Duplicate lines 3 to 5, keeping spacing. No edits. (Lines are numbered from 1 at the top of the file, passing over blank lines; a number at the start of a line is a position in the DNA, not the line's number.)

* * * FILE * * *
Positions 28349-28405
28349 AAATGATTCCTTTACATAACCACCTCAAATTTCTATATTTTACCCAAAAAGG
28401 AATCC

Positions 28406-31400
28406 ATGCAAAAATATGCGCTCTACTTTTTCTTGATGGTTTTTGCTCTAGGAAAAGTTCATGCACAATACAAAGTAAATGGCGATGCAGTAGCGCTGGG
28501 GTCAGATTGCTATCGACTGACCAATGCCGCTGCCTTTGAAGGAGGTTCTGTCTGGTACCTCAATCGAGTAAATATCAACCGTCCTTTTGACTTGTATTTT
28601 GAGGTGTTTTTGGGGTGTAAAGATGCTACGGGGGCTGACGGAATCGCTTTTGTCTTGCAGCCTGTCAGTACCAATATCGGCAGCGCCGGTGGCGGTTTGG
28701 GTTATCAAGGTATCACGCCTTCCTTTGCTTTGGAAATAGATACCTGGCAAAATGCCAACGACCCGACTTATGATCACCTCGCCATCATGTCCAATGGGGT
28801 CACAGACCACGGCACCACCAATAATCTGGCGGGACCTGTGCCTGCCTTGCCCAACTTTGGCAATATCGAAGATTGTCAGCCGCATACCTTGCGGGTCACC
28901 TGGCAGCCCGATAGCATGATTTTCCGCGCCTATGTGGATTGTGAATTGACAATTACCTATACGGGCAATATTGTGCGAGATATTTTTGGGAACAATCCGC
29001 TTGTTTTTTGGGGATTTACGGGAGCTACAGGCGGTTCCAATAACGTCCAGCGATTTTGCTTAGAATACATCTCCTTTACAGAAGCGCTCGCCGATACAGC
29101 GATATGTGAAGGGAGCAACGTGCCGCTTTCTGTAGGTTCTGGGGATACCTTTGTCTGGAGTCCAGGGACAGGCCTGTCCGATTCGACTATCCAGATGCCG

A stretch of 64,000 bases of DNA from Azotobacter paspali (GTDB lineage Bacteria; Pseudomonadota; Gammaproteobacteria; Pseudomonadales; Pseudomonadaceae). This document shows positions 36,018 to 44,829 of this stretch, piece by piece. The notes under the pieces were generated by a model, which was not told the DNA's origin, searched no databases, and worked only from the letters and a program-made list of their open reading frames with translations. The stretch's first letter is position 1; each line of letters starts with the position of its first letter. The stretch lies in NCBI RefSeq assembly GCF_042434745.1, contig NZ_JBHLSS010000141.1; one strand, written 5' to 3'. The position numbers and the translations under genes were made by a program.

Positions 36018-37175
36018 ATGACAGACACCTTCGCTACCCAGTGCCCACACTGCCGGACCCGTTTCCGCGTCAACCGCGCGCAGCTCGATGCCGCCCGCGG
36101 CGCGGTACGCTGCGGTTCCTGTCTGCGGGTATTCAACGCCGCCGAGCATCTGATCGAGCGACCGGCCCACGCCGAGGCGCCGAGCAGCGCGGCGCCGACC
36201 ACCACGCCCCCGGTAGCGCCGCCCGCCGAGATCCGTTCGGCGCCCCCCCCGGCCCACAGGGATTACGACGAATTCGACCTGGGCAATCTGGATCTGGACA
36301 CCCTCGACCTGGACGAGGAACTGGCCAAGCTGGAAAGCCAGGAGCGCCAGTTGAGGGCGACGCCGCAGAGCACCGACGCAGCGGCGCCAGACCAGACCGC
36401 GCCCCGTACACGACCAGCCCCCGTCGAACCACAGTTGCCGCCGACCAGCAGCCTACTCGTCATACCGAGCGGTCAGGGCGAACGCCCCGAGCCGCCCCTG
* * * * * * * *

28401 AATCC

Positions 28406-31400
28406 ATGCAAAAATATGCGCTCTACTTTTTCTTGATGGTTTTTGCTCTAGGAAAAGTTCATGCACAATACAAAGTAAATGGCGATGCAGTAGCGCTGGG